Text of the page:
The Maharashtra government remains uncomfortable with the idea of harnessing solar power from residential rooftops even as Delhi is raring to go.
The Delhi government on June 5 announced that it would unveil a detailed plan in 3-4 months for harnessing solar power from residential rooftops, in partnership with the Ministry of New and Renewable Energy.
Under the proposed policy, residents can get solar power plants installed on their rooftops by signing a power purchase agreement with the company supplying power to their area. For a rooftop of around 200 square metres, the cost is estimated to be Rs8-9 lakh. Residents can either lease out their roofs to a developer, who will then set up the unit, or pay 30% of the cost of installation. The remaining 70% will be financed through banks. The price payable per unit of such power will be Rs17.50, which the owner of the rooftop can sell to any power supply company. Details on the manner in which connectivity will take place are not yet available.
So what explains Maharashtra’s hesitation?
Part of it has to do with the reimbursement limit set under the otherwise-laudable Jawaharlal Nehru National Solar Mission (JNNSM). The Mission requires the states to generate 0.25% of the power purchased by them to come from solar power by 2012. The price fixed by the Mission is Rs17.90 per kWh, which is slated to come down to Rs15 per kWh next year. This is the price reimbursed to the states under the JNNSM —- anything over the 0.25% limit will not be reimbursed.
Somewhat expectedly, Maharashtra identified degraded government-owned land, lying idle around places like Dhule and Osmanabad, and got them transferred to its power generation company. It then floated a reverse bidding tender and aggressively brought down the purchase of solar price to under Rs14 per kWh and identified two players — Lanco Solar and Megaprojects — who would collectively supply the state 125 mw of solar power.
“We now have a problem,” said Ajoy Mehta, managing director of Mahavitaran (Maharashtra State Electricity Distribution Co Ltd). We would like to generate more solar power, but with the sanctioning of this 125 mw capacity, we have more than met the requirement of 0.25% of our total power purchase through the solar route. This is the power for which we are reimbursed Rs17.90 per kWh costs by the JNNSM (the difference between Rs14 per kWh and Rs17.90 will be kept aside to subsidise additional power generation).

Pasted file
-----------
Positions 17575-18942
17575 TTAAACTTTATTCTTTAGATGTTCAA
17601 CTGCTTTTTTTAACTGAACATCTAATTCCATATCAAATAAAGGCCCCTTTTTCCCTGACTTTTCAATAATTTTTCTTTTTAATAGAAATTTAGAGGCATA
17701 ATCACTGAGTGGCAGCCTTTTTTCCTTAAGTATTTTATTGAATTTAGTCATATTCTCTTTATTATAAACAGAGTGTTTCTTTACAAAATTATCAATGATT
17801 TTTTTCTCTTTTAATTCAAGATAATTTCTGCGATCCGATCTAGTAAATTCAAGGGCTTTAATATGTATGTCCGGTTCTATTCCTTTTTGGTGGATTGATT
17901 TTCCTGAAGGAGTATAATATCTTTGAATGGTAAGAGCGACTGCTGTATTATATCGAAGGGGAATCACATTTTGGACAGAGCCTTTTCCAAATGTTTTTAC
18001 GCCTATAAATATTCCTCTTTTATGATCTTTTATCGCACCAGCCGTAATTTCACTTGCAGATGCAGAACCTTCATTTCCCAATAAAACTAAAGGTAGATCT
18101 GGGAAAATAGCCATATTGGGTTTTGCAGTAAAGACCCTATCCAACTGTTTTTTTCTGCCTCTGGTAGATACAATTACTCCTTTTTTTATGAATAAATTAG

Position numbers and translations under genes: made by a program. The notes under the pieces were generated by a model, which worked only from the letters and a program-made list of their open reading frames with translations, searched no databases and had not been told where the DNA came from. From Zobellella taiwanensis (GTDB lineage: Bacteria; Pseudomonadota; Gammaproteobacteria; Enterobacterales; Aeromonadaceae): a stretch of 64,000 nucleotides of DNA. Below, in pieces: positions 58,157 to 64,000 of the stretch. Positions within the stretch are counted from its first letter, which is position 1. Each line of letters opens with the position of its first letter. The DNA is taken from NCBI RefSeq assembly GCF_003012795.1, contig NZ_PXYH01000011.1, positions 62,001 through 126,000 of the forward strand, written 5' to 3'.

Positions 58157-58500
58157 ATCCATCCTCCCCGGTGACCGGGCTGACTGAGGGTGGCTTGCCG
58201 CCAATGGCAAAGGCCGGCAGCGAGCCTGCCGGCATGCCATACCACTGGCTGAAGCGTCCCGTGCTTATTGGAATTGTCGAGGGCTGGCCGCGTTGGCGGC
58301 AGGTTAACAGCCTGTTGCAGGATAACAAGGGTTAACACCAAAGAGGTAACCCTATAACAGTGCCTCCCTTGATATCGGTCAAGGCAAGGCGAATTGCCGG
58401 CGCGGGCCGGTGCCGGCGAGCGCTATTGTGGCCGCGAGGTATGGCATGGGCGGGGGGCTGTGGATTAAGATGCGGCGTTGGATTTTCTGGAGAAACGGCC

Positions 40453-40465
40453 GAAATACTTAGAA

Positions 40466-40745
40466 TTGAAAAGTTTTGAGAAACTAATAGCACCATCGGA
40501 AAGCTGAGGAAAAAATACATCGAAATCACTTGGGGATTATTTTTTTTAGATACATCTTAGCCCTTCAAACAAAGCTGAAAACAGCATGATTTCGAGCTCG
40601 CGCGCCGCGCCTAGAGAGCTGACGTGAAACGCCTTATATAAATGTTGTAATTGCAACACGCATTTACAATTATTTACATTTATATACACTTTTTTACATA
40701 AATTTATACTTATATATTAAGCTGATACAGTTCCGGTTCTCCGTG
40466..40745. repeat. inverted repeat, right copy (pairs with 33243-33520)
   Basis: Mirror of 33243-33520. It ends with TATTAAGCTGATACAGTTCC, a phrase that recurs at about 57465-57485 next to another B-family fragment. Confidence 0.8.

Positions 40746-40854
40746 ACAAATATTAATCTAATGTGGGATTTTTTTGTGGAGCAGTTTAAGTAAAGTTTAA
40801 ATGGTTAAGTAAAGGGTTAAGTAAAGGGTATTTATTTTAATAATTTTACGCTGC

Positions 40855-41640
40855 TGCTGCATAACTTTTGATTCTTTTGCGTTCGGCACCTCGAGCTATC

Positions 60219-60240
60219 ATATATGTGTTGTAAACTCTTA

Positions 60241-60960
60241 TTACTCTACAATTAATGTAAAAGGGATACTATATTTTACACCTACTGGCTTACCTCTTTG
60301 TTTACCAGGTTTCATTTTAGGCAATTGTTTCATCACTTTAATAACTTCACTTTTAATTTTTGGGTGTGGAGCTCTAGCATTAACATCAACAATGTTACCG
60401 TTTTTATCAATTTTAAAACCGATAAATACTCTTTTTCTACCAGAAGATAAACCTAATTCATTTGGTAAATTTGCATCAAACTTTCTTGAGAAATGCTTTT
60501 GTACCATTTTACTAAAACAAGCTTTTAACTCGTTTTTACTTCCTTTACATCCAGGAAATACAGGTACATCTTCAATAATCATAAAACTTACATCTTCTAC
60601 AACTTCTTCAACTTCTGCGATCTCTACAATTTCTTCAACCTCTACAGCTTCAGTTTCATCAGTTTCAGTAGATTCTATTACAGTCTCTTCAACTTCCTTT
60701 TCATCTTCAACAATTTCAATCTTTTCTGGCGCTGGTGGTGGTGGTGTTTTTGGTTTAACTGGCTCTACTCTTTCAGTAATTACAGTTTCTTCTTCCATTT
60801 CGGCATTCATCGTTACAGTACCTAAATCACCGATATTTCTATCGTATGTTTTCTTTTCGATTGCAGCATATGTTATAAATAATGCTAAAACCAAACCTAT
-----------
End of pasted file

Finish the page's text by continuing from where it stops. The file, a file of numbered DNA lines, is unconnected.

If we now announce a rooftop solar policy today, who will pay for the additional high cost solar power?”
This is because the basket cost for Maharashtra’ power purchase is around Rs2.93/kWh, though the system marginal cost is a lot higher at Rs4.10. Solar power, Mehta believes, is unlikely to cost less than Rs13 per unit, which means the additional power costs will have to be pooled in the basket, pushing up its costs further. Since the JNNSM has added an incentive tariff of Re1 per unit for rooftop solar, the cost of purchase will go up further.
“Already, thanks to cross subsidisation of cheap power to agriculture and marginal users, commercial users are paying a price of around Rs9 a unit. Purchasing more solar power that cannot be subsidised by the Centre will require us to load commercial tariffs even beyond this unbearable level,” said another government official.
But couldn’t there be another way out? After all, the central government has mandated that all states increase solar power purchase from 0.25 to 0.5% of total power purchased by 2013. Shouldn’t the states then plan their future procurement in a way that all solar power is via rooftops?
This is precise what Germany did when it decided to popularise solar power. In ten years, it has seen solar power production swell to over 17,000 mw and counting.
To its credit, the rooftop route encourages every resident to participate in solar power production. Power generation is thus distributed, rather than a privilege enjoyed by a few producers.
By announcing a fixed purchase tariff, which would be constant for say 25 years, and by allowing agents to set up rooftop panels on the one hand, and act as power aggregators on the other, Germany saw most agents introducing innovations to bring down their cost of production and increase profits.
Increased volumes caused the solar panel costs to crash from $5 a watt to just around $1 a watt a month ago. And they continue to fall at least 10-20% a year, says a senior official at Wipro, which has just embarked on promoting solar power installations.
Maharashtra government officials are uncomfortable about this strategy.
“What if we announce a solar rooftop policy and the total offerings through this route go beyond 300-500 mw (which could be the case)? Who will bear the higher cost of solar power procurement?” asked an official.
But one area where the state is willing to look at solar power quite aggressively is rural communities where the cost of supplying power is very high, subsidies even higher, and collections quite poor.
For instance, the average cost of electricity supply comes to around Rs4.34 a unit, whereas it is supplied to agriculture at Rs1.50 a unit. Even so, the farmer pays just around 20 paise, while the remaining Rs1.30 is subsidised by the state government.
Thus, the total agriculture subsidy on account of power is in excess of Rs5,000 crore annually. More unfortunately, even at 20 paise per unit, only 20-30% of the farmers pay their bills, leaving some Rs500 crore uncollected.
That is why Maharashtra is looking quite favourably at providing a subsidy to solar powered pumps (manufactured primarily by Kirloskar) so that this subsidy can be reduced.
Another way could be to identify small villages where the cost of transmission causes the cost of supplying power to exceed Rs14 per unit. There, rooftop solar power could be extremely attractive and viable, reducing the pressure (and cost) on transmission grids and the temptation to steal power.